Sunday, November 12, 2006

Fair Trade isn't

Gavin Ayling is spot on with his analysis of the Fair Trade bollocks.
Fair trade means that those lucky few who get themselves involved in a cartel can sell their products for a marginally higher price which, at least in theory, gives them dignity. What it means in reality is that a majority of food growers now must compete not only with CAP and US assisted first world producers but also cartel members.

And those in the cartel get only marginally more than they ought to (because the system is clunky) while their goods cost a lot, lot more.

Well, it's also worth pointing out—for those who do not read Private Eye—that the people who really make the massive amounts of cash are the retailers and the Fair Trade company itself.
It is, like many socialist ideas, good in intention but cruel and counterproductive in practice.

This is because most socialists are fuckwits for whom the phrases "unintended consequences" and "economics" might as well not exist.

The only truly fair trade is free trade, ceterum censeo Unionem Europaeam esse delendam.


Anonymous said...

Gavin Ayling is talking rubbish: Fair Trade works because it takes commoditised goods and raises their value to consumers by giving them a credible brand.

Non-Fair Trade farmers aren't harmed; the extra money received by producers is entirely extracted from the Guardianista buyers who are willing to pay a price premium. It's not a socialist system at all - it's capitalism in action.

(I wrote an article expanding on this point recently for Contagious Magazine, but irritatingly I don't own the copyright and it isn't on the website yet.)

John B

James Higham said...

The only truly fair trade is free trade, ceterum censeo Unionem Europaeam esse delendam.

This is true and yet the decision to join the cartel is essentially free trade. It's the law of the market [read 'jungle']. this is Timmy Worstall's free market.

Some will sink. Incidentally, your mention of cartels supports the thesis I've just posted on the 'subterranean organizations' who control things, esp. in Europe.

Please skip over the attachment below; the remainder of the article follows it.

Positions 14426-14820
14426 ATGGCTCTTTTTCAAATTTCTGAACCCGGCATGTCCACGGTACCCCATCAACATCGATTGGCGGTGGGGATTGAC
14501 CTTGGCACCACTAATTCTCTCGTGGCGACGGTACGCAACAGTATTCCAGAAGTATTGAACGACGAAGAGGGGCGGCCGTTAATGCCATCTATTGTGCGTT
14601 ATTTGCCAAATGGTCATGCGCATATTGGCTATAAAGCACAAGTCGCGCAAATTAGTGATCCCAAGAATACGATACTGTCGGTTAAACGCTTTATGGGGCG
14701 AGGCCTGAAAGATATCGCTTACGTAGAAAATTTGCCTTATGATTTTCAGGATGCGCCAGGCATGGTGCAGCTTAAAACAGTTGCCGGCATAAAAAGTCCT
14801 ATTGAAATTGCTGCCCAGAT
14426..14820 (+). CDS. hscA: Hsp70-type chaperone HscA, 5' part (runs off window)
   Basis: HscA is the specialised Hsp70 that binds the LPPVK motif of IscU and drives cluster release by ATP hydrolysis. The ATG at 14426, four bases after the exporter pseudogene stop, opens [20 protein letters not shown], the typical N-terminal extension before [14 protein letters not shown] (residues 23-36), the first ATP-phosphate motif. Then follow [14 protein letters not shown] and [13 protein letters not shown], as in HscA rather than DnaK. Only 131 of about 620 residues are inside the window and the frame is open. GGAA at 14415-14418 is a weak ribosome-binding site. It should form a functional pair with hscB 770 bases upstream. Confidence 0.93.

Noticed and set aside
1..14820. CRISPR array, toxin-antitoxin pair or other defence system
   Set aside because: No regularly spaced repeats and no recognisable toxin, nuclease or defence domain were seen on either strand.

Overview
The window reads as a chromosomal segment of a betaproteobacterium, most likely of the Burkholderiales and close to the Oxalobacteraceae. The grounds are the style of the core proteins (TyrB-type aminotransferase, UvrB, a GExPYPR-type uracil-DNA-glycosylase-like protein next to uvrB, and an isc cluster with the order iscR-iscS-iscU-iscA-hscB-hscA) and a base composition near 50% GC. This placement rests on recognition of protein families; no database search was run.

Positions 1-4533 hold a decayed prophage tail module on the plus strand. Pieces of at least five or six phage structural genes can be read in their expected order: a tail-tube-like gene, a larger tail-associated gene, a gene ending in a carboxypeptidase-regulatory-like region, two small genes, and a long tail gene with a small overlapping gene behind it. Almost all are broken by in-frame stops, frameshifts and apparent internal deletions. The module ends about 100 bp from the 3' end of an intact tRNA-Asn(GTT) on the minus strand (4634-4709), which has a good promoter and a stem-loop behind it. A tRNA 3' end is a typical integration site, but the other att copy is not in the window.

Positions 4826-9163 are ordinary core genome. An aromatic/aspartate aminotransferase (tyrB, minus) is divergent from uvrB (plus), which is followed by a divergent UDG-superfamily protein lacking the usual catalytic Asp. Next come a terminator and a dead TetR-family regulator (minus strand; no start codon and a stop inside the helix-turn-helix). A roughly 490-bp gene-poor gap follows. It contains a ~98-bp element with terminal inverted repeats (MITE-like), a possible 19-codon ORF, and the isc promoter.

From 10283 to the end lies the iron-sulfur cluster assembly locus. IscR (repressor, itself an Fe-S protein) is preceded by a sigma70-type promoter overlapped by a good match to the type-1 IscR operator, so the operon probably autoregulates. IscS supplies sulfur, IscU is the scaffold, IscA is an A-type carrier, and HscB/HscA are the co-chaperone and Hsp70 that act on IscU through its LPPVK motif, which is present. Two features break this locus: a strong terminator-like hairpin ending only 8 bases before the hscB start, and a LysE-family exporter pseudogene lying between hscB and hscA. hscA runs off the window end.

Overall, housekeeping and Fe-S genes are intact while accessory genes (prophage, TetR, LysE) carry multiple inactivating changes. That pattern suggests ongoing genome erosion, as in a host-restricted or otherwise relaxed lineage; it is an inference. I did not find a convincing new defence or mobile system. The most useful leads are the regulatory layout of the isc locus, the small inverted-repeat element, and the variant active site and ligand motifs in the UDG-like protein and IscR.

Mark said...


Anonymous said...

James is right to a point... My main concern is not about foolish people buying into a flawed idea to make themselves feel better while supporting the EU's principles (choked on a laugh there, sorry). Rather I am concerned about a local government supporting said cartel.

Worse still, some Councils have become "Fairtrade Councils" which means they source much of their own supplies etc. from Fairtrade sources.

Anonymous said...

Mark: it's a gerundive, not a gerund. Agrees with "unionem".

Mike J Roach said...
This comment has been removed by a blog administrator.
Mike J Roach said...

Anti-fair trade sentiments translate into support for open slather free trade markets. Sadly, when governed by ineffective regulation developing markets have limited or no access to markets, and so perpetuating the cycle of poverty.

Groups like Oxfam lobby the WTO to change trade rules to stop exploitation, health crises and poverty. Where a liberalized trade market has failed impoverished third world producers, Fair Trade is what we've got at the moment to find alternatives to poverty.

The brand or ideology of the Fair Trade movement takes the lowest priority. This distinction is key.

A proportion of the earnings go to community projects. You only need to drive in the highlands of Papua New Guinea to see how appalling their roads and infrastructure is.

Community projects organised by Fair Trade collectives have placed vital infrastructure in communities. This is for everyone's benefit.

It's also worth noting that Fair Trade is considered an experiment in a better economic model to alleviate poverty.

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